When ten hilltop acres of William Maclay's farm were sold in 1810 to the Commonwealth of Pennsylvania for the ultimate erection of the Old Capitol Building, the sale was predicated upon Maclay's earlier prescribed directive establishing exactly where the building would be located. It was to face the Susquehanna River to the west with the building's center positioned along the intersecting centerline of a new street to be opened and named "State Street." This directive thus established the linear axis of what would grow to be the original Capitol Complex. With the present Capitol Building located on the same site as the old, which was destroyed by fire in 1897, plans were set in motion in 1911 to expand the Capitol Complex all the way eastward to the Pennsylvania Railroad tracks between Walnut and North Streets. Demolition of the old Eighth Ward neighborhoods behind the Capitol occurred up through the 1920's as the symmetrical plan of neoclassically-styled buildings emanating from the Capitol began to fall into place. First to be erected was the South Office Building in 1921 followed by the North Office Building in 1928. The Forum Building, built in 1931, and the Finance building, finished in 1939, both flanking the Soldiers Grove Park of red oak, completed the Complex's original expansion plan. All buildings are significant onto themselves, featuring ornate lobbies and halls, statuary, sconces and friezes. missing was a permanent treatment to the open space behind the main Capitol building which had been occupied by temporary office buildings built during the 1920's and 1930's. This final piece was fulfilled decades later when in 1986 the grand Capitol East Wing was completed in the style of a neo-classically designed legislative office internationally significant government district.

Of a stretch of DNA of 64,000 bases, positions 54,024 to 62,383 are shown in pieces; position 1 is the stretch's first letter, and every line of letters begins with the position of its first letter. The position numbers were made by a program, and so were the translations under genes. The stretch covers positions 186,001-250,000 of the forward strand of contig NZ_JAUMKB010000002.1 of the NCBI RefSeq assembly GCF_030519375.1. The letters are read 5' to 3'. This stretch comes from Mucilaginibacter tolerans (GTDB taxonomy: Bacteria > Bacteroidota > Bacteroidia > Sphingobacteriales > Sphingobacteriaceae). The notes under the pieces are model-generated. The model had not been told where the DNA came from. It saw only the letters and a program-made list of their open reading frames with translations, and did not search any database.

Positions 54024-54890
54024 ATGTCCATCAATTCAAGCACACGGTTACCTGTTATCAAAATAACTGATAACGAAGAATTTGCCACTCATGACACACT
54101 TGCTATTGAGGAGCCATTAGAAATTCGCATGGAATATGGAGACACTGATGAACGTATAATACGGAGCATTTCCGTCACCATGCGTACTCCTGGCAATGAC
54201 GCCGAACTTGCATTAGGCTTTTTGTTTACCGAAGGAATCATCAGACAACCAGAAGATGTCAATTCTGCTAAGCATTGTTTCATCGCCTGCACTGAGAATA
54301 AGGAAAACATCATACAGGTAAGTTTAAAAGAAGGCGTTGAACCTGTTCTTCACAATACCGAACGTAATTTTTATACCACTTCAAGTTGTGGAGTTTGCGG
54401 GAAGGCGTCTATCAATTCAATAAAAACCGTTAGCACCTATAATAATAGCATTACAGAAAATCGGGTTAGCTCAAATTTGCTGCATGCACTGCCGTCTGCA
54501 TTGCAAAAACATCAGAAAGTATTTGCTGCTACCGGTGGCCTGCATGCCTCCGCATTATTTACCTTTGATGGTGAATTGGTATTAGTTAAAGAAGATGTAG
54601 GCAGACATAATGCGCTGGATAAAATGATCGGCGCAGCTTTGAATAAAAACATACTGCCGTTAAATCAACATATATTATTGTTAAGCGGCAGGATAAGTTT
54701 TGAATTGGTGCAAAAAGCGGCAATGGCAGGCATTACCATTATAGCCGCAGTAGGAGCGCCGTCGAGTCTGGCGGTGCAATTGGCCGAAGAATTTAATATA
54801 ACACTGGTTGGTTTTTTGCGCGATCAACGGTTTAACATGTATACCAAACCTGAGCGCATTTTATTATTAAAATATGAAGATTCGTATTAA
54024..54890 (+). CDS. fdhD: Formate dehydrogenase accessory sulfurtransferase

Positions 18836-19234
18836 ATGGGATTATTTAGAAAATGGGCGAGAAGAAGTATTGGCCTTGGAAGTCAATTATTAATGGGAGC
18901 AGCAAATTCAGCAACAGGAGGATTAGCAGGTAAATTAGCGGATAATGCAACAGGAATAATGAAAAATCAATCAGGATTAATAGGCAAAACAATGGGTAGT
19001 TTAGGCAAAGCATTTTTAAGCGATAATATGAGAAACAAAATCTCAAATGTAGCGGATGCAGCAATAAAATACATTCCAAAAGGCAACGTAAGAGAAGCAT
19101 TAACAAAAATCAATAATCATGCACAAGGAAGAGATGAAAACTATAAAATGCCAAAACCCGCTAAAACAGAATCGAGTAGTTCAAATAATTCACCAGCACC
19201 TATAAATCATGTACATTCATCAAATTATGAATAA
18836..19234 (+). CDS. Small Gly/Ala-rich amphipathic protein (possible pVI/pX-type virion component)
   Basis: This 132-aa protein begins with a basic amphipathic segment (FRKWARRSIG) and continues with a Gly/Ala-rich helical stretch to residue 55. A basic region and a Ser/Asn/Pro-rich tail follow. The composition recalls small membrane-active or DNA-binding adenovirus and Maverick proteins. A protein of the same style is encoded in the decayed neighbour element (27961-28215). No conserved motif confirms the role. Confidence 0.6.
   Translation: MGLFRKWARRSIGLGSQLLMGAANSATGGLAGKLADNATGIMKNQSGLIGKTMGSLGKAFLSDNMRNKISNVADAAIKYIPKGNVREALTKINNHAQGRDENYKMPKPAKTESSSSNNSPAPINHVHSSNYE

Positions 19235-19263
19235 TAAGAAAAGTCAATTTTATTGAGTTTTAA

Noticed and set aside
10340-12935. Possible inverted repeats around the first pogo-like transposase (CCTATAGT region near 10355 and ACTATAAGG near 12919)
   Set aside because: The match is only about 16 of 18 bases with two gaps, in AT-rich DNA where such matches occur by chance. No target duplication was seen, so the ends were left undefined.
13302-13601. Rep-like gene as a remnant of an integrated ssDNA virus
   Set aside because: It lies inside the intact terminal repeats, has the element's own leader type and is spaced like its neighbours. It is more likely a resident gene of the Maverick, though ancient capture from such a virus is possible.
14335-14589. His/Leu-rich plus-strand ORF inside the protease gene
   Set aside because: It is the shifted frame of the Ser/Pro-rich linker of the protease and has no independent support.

Top Left Photo
Old State Street behind the Old Capitol Building looking west in 1875.
Bottom Left Photo
Rear facade of the Present Capitol Building under construction in 1904 looking west.
Bottom Center Photo
The Original Capitol Complex begins to emerge as evidenced by the completion of the South Office Building in 1921.
Bottom Right Photo
Early postcard rendering of the proposed completion of the Original Capitol Complex produced c. 1915-20. Note differences in what was actually constructed.